- Milson, Scott
- Biographies and personal histories, History - WW2, Obituaries
- RAN Ships
- None noted.
- March 2004 edition of the Naval Historical Review (all rights reserved)
The youngest officer to command an Australian destroyer during WW2, Bill Cook, has died aged 87, after a notable naval career and having forged a second equally distinguished career at the heart of the Sydney legal world. He was a familiar figure on the Anzac Day marches, leading the veterans of the N-Class Destroyers, the last surviving skipper of those five ships.
Bill Cook was born in Numurkah in northern Victoria in 1916 and followed his elder brother Fred into the Royal Australian Naval College, in the face of fierce competition. He was one of just 12 boys in the 1930 intake, a class that was to produce a crop of fighting commanders, a state governor and two admirals. Graduating as a midshipman in 1934, he joined the heavy cruiser HMAS Australia. In those far off days when Britannia still ruled the waves, the newly-minted midshipman did see the world, with his first posting taking him to England, followed by two years service in the Mediterranean. Then followed a year at the Royal Naval College, Greenwich, where meals were taken in Wren’s magnificent Painted Hall under the portraits of Drake and Nelson.
He was serving in the new light cruiser HMAS Perth on passage home from UK when war broke out, but in mid-1940 he was posted as First Lieutenant (XO) in the destroyer HMAS Voyager, based in Egypt. The ship operated in support of the Army in North Africa, including the supply runs, often under near constant air attack, into besieged Tobruk. The most sustained operation was the Greek campaign in mid- 1941. Voyager was in the thick of it but one of the lucky ones to survive. For his services, Cook was Mentioned In Dispatches.
In 1942 he was posted as First Lieutenant of the new fleet destroyer, HMAS Nizam and a busy 18 months followed, serving in the Mediterranean and Indian Ocean. Cook was posted to his first command in 1944, taking over the troop-carrying destroyer HMAS Vendetta, one of the escorts at the Australian Army landing at Jacquinot Bay, New Guinea. He had barely unpacked his sea-chest before he was promoted to command his old ship Nizam. It was a singular honour, for at 28 he was the youngest destroyer captain in the Navy. As operations moved ever northward in the Pacific campaign the RAN encountered their first kamikaze attacks, a constant danger even after Japan surrendered in 1945. Nizam, along with others received the memorable signal: ‘Any enemy aircraft approaching the Fleet is to be shot down in a very friendly manner‘. On the eve of the formal surrender on-board the battleship USS Missouri a month later, Nizam was the first RAN ship into Tokyo Bay.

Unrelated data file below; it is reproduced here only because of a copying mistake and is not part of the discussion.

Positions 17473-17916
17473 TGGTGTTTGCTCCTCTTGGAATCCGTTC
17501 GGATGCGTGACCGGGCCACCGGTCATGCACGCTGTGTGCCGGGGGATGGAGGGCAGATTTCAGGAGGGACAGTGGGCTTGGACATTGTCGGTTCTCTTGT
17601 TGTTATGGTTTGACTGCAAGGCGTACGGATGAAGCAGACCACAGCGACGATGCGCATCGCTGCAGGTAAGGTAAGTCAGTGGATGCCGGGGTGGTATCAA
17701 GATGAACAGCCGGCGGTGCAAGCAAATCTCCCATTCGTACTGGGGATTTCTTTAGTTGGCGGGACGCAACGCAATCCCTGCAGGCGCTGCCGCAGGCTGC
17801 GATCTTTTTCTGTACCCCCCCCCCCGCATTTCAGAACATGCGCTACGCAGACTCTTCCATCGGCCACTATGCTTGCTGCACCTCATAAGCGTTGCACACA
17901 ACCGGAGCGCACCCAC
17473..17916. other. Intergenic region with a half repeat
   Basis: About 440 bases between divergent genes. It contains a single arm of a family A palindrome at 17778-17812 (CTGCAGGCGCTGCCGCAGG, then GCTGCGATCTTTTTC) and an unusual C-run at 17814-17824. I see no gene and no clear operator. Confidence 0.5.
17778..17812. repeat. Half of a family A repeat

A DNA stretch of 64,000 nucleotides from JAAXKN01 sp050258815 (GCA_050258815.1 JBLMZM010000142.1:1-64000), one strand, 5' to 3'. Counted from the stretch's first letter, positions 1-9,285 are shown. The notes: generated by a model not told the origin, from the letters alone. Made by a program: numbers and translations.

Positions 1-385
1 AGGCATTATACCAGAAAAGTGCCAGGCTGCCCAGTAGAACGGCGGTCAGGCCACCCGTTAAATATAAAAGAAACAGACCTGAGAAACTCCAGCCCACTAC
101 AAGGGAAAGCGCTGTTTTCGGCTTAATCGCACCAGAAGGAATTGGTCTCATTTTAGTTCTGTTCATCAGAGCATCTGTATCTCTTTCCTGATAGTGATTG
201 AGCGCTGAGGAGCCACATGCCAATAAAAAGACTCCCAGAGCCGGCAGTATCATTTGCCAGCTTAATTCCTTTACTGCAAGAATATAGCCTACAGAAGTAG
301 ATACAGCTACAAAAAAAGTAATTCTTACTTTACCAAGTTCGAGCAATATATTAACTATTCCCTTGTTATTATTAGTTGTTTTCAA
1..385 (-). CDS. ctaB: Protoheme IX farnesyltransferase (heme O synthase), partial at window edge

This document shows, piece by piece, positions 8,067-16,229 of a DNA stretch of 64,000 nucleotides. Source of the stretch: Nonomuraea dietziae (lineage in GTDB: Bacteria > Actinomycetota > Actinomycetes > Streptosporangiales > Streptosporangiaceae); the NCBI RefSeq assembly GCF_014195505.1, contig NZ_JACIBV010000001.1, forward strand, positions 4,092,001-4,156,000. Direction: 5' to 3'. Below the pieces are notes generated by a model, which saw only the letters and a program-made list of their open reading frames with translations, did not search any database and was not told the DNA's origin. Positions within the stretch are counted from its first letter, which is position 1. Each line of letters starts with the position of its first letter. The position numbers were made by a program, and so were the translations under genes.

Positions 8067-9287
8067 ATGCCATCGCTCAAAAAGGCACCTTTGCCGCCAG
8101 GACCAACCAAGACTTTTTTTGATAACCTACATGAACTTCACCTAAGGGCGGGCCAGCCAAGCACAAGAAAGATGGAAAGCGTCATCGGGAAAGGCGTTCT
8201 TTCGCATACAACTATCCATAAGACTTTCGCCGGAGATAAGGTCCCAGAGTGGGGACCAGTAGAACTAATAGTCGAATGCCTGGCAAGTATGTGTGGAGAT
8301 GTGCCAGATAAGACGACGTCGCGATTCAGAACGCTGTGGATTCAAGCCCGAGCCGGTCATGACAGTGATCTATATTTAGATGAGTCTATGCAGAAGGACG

After the war, Bill Cook served as First Lieutenant in the improbably-named research ship HMAS Wyatt Earp on the first postwar Australian expedition to the Antarctic in 1947-8. Later his outstanding personal qualities no doubt helped his selection as RAN Escort Officer for HM the Queen’s 1954 Tour, for which he was appointed a Lieutenant in the Royal Victorian Order (LVO). For the next three years he helped oversee the fitting out of the aircraft carrier HMAS Melbourne and on commissioning in UK as the RAN’s new Flagship, became her Commander (XO). In 1960, Captain Bill Cook resigned from the RAN, ushering in his second career.
He finally retired in 1985, though the term was relative. Bill was a stalwart of the Naval Historical Society (serving as President from 1994-97), the N-Class Destroyers Association and the RAN Ski Club until his death in November 2003. There were few parts of Australia he had not travelled through or hiked over. To the end he was a man who grasped life with both hands and lived it joyously to the full. Family and friends, old shipmates and former work colleagues farewelled him at a packed-to-capacity and moving Memorial Service in the Naval Chapel, Garden Island.
(This edited Obituary reproduced by kind permission of the author, Mr. Scott Milson, and originally published in the Sydney Morning Herald Christmas Weekend edition 26-28 December 2003. Ed.).